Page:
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A winning strategy for the big lottery
You're not going to win the lottery, so you may as well stop reading right here and go on to something else.
That's absolutely true if you don't buy a ticket in this week's $1.3 billion Powerball drawing, but only infinitesimally less true if you do buy one.
But, hey, isn't a $2 investment worth a shot at $1.3 billion, even if it's only a 292 million-to-one chance?
Peer pressure can play a part as well, with friends and co-workers pooling their dollars together to take a long, long shot at massive wealth.
But what if one of those tickets is a winner?
Things seemed to work out OK for eight coworkers at the ConAgra Foods ham and corned beef plant in Lincoln, who won $365 million in February 2006.
That hasn't been the case in other instances, when greed has overpowered office camaraderie and lawsuits have drained away lottery winnings.
So even if there's only the slightest chance your office pool will purchase a winning ticket, it's a good idea to create a contract, of sorts.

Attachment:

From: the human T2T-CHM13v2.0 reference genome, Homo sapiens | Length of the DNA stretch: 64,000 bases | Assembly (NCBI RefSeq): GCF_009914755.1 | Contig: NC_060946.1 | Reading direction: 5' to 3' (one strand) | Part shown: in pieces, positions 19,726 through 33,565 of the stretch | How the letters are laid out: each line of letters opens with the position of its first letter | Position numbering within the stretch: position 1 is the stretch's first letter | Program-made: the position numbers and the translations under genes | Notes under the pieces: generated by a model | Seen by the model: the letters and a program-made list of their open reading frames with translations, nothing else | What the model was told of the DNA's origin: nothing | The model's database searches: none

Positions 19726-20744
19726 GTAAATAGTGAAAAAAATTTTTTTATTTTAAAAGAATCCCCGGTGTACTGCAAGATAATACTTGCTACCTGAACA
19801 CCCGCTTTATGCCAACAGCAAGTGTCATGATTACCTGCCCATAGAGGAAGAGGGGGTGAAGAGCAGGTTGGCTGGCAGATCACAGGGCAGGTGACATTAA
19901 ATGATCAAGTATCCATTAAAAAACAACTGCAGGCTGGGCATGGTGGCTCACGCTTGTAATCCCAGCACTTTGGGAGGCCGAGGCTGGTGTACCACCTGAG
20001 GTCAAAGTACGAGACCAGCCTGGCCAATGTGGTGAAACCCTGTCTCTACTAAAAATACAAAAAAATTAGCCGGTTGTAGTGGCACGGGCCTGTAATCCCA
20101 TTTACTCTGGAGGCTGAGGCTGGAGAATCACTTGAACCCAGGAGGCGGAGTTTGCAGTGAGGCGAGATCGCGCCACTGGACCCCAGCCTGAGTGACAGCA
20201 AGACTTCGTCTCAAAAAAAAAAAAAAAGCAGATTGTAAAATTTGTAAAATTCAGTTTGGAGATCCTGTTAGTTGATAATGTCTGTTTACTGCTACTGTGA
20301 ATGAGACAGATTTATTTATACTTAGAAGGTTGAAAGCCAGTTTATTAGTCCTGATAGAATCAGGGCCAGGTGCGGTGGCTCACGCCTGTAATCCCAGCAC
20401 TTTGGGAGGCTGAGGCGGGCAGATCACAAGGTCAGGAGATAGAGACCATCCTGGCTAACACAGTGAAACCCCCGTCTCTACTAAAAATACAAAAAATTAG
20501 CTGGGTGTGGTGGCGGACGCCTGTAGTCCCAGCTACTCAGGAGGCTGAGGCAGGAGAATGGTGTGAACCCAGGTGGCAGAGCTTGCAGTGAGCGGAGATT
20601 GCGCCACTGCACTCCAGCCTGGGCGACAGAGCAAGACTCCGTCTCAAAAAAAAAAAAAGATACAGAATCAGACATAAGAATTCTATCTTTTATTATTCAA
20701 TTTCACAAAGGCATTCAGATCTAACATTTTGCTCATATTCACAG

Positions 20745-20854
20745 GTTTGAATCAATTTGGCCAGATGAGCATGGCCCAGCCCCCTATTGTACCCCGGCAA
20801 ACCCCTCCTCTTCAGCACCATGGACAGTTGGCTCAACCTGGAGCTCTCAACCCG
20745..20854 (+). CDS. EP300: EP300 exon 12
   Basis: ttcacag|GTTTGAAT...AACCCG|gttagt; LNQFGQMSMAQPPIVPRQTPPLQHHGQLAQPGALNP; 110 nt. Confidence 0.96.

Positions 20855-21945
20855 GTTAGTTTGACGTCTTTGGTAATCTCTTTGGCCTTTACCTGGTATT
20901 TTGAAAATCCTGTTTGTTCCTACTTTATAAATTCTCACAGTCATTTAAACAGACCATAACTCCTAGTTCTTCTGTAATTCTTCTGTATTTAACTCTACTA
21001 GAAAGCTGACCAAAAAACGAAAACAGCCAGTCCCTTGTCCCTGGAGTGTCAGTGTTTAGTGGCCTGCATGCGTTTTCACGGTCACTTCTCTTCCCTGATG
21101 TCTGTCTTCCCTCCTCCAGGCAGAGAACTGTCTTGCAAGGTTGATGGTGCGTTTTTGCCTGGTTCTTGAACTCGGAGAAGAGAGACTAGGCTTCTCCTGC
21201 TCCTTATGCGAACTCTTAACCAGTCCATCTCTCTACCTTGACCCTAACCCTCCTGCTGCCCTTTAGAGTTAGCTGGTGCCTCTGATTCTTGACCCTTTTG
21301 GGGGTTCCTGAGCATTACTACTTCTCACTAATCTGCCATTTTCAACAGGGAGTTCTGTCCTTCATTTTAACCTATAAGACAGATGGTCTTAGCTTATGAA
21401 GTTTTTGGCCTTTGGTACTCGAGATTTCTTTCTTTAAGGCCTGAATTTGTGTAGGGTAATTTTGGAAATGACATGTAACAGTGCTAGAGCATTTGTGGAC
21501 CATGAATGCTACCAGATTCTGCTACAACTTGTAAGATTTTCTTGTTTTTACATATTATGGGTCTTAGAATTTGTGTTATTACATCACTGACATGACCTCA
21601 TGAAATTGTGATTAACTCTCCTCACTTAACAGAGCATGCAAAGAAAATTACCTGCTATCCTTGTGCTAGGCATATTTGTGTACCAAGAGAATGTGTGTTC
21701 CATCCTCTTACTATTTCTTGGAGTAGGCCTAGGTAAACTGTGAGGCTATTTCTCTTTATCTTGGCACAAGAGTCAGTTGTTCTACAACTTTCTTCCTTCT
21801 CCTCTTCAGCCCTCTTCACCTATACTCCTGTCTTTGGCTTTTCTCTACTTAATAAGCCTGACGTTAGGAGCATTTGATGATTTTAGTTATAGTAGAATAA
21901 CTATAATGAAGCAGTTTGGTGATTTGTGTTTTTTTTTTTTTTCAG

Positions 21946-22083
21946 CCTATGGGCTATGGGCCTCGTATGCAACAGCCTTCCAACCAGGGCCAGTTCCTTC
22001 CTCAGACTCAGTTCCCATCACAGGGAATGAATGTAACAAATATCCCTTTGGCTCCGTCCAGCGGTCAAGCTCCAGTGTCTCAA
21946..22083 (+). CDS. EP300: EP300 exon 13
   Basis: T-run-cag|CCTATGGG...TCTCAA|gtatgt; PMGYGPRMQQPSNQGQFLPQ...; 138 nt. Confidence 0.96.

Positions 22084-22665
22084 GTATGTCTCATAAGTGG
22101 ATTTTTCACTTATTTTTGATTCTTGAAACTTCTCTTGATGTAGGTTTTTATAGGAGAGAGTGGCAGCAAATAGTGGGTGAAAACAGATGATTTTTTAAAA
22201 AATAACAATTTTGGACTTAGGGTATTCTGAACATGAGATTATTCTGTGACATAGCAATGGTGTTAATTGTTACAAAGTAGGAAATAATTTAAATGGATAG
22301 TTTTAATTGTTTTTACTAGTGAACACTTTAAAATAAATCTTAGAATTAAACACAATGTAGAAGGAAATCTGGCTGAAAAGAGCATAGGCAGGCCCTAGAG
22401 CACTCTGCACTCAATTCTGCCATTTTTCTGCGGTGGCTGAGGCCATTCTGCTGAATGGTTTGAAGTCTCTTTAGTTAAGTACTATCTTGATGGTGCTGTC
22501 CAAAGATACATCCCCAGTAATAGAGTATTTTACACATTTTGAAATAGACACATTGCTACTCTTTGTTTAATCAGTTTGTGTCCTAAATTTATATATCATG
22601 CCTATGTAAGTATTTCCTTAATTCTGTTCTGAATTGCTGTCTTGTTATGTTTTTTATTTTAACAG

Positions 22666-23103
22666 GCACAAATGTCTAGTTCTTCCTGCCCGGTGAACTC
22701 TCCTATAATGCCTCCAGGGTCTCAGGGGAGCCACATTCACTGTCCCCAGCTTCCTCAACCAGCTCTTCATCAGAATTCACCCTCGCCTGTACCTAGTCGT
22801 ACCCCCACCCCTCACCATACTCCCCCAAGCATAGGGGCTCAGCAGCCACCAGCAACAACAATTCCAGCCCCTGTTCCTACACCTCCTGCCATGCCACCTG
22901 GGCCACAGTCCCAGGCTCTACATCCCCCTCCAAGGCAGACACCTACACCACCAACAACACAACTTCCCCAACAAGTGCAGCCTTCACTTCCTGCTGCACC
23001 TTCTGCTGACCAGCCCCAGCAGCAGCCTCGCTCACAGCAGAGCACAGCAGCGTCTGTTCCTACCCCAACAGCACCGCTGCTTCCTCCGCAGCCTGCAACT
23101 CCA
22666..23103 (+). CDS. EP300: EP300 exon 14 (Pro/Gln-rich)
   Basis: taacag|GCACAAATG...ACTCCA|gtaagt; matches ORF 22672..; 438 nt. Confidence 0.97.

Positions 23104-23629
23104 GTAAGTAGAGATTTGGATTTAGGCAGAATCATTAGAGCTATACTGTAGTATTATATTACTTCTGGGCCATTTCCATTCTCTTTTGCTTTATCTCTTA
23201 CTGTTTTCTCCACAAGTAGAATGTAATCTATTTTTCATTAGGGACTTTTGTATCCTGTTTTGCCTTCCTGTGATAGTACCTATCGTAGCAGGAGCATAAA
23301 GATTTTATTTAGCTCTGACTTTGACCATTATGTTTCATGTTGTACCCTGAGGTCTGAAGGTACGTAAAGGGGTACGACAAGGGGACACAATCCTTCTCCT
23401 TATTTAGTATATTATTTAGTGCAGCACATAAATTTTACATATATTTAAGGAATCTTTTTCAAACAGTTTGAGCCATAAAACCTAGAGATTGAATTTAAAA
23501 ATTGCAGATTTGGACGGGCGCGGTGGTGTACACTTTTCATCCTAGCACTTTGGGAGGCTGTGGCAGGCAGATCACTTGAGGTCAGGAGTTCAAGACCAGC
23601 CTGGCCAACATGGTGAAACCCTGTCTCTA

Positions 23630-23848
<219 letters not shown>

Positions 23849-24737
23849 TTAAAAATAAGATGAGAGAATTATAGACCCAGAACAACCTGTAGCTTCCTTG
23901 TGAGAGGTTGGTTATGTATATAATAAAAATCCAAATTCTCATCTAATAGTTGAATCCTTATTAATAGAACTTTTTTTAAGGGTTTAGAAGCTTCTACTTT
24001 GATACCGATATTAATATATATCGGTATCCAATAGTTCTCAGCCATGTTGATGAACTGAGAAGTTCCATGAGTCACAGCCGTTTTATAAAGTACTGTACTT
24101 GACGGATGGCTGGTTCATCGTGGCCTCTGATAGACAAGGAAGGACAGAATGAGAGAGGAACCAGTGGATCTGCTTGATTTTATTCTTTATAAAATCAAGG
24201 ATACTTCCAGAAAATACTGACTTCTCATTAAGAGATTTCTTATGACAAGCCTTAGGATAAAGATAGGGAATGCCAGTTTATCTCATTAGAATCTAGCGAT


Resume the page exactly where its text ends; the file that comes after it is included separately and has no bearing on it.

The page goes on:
Make copies of the tickets for everyone in the group, write down a list of all involved, and have one point person to sign the tickets when the winnings are collected.
And, before you buy any tickets, check your company's policy when it comes to gambling.
If you've stuck with us thus far, you've obviously not given up on the dream of winning the lottery. Here's one more dose of reality.
Take a coin from your pocket, and flip it 28 times. If it comes up "heads" 28 times in a row, congratulations, you've just beaten the odds it takes to win the Powerball jackpot.
For guaranteed winning odds, take that coin and put it back in your pocket.